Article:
Taking a "Shot" at Growing Up
Olivia and I sat in our school library at recess, a syringe in my hand, a lunchbox in hers. While this may have been a funny sight to most outsiders, this was our reality. Within six months of each other, Olivia and I were both diagnosed with Juvenile Type I Diabetes (T1D). At age nine, I self-administered insulin shots six times a day, while seven-year-old Olivia relied on her mother to carry out such duties. However, that particular day, Olivia’s mom was stuck in traffic, delaying her lunchtime routine. So as her fellow diabetic, Olivia trusted me to administer her shot.
Over time, the insulin pump tubes and finger-sticking needles that accompany this disease have become mundane, and I think very little about my illness and how it sets me apart. However, in reflection, I see my disability as a foundation for super-abilities. By age ten, I knew the number of carbohydrates in any food. By age twelve, I understood a simple version of the endocrine system. Additionally, I have spent years explaining that my illness is not due to poor diet, but instead is an autoimmune disorder with no known cause. Consequently, I have learned exceptional patience and tolerance. Once at a birthday party, instead of cake, a parent served me strawberries and her weight-loss story, despite the fact that, at the time, I was five feet tall and weighed one hundred pounds.
It will forever amuse me that, even after eight years as a diabetic, many non-diabetics believe they know more about my disease than I do. Even though I am not banned from certain foods, as some believe, managing T1D does require a lot of maintenance; I spend a large amount of my time navigating needles, site insets, fluctuating blood glucose levels, and tri-monthly check-ups at the hospital. While most people live with a working pancreas, I have become the master of my own organ. I choose to take care of my body every day because if simply cannot take care of itself.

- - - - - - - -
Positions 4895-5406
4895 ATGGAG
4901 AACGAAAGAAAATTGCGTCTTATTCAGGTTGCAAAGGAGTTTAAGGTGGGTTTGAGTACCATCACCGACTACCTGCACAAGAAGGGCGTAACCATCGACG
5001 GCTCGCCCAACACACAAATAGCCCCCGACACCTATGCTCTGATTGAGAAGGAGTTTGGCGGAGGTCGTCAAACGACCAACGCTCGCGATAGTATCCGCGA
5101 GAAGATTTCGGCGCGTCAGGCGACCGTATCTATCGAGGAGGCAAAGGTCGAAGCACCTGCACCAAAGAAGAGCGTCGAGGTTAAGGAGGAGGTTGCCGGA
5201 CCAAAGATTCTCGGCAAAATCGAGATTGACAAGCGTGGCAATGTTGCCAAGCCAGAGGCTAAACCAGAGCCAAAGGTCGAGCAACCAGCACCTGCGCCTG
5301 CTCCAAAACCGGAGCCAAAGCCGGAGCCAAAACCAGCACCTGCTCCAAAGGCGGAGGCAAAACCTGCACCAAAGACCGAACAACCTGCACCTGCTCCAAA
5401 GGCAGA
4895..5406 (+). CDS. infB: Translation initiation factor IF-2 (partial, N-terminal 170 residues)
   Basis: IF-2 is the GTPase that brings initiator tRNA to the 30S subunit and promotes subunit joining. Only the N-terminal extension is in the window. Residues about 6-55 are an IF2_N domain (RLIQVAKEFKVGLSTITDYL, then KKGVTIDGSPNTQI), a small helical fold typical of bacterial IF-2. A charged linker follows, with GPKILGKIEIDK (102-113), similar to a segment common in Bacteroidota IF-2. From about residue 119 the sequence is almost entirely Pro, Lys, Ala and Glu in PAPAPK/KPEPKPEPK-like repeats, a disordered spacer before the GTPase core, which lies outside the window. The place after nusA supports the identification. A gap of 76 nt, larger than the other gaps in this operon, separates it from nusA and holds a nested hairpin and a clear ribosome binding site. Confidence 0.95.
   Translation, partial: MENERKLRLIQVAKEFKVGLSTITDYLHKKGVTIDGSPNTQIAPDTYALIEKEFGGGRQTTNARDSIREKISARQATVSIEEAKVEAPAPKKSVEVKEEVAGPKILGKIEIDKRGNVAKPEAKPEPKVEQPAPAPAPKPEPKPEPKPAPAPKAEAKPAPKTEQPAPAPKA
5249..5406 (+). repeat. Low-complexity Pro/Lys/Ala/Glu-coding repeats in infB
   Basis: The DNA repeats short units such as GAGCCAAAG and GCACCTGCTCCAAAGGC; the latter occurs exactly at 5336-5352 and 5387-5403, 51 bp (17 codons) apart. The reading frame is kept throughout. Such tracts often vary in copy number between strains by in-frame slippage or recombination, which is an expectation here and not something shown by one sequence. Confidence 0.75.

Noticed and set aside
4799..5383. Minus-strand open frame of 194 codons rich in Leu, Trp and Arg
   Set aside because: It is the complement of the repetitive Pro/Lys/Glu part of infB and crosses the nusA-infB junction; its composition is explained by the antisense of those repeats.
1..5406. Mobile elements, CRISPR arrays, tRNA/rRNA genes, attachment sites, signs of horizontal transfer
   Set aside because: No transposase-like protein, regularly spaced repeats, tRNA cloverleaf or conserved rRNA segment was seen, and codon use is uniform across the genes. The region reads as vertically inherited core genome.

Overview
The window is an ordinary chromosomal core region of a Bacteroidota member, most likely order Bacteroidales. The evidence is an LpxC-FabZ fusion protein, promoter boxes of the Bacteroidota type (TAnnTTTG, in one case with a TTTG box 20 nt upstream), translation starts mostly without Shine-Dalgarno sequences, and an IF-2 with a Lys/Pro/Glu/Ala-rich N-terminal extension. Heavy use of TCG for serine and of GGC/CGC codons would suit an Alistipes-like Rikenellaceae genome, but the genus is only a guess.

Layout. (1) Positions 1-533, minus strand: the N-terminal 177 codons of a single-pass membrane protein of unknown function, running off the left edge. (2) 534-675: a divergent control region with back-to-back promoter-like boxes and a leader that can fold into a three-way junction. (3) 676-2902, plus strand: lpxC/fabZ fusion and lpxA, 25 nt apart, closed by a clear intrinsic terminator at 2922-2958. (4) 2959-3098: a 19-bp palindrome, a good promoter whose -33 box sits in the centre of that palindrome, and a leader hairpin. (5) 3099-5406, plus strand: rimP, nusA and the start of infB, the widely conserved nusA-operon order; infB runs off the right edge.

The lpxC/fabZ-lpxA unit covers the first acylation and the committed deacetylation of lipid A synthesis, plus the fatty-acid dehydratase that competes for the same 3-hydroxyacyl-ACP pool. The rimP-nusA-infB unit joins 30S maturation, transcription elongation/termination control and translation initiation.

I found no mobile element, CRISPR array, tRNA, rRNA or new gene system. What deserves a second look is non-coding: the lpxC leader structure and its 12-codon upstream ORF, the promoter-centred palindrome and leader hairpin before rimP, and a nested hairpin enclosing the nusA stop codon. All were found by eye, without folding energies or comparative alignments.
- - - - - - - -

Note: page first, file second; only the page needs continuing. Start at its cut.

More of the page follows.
Living with T1D is exhausting; however, had a cure existed, I would not have acquired certain attributes that have shaped me as a person, such as my enduring self-discipline. While time-consuming, the constant task of micro-managing has made me a highly productive and goal-oriented person. My freshman year, I dragged myself out of bed at four in the morning and caught a public bus that took me to a ferry. There, I slept until I reached the sleepless city of Seattle and walked to another bus with my other commuting friends. As I hopped off the public transit and walked to school, the nurses, construction workers, and business men wished me a good day. I commuted six hours every day because I wanted to go to a school that would challenge me. I have always pushed myself to my full potential, even when it meant taking on adult responsibilities. By maintaining good health and tackling tasks at hand, I have built habits that allow me to do other work well, whether that is in school, in film, at home, or in service. Without this disease, I would not know my own personal strength, resilience, and perseverance, which impact my perspective on and approach to life.
I appreciate the person I have become through my T1D. Working directly with my health has forced me to take on adult challenges and foster constant grit as I grow as an individual. Living with this disease is time-consuming, draining, expensive, and often dangerous. However, with these disadvantages comes great reward. I am resilient, tenacious, patient, tolerant, and aware; I know when to ask for help and when to act independently, and most importantly, I’ve learned that obstacles are opportunities to become a better student, friend, citizen, and storyteller for tomorrow.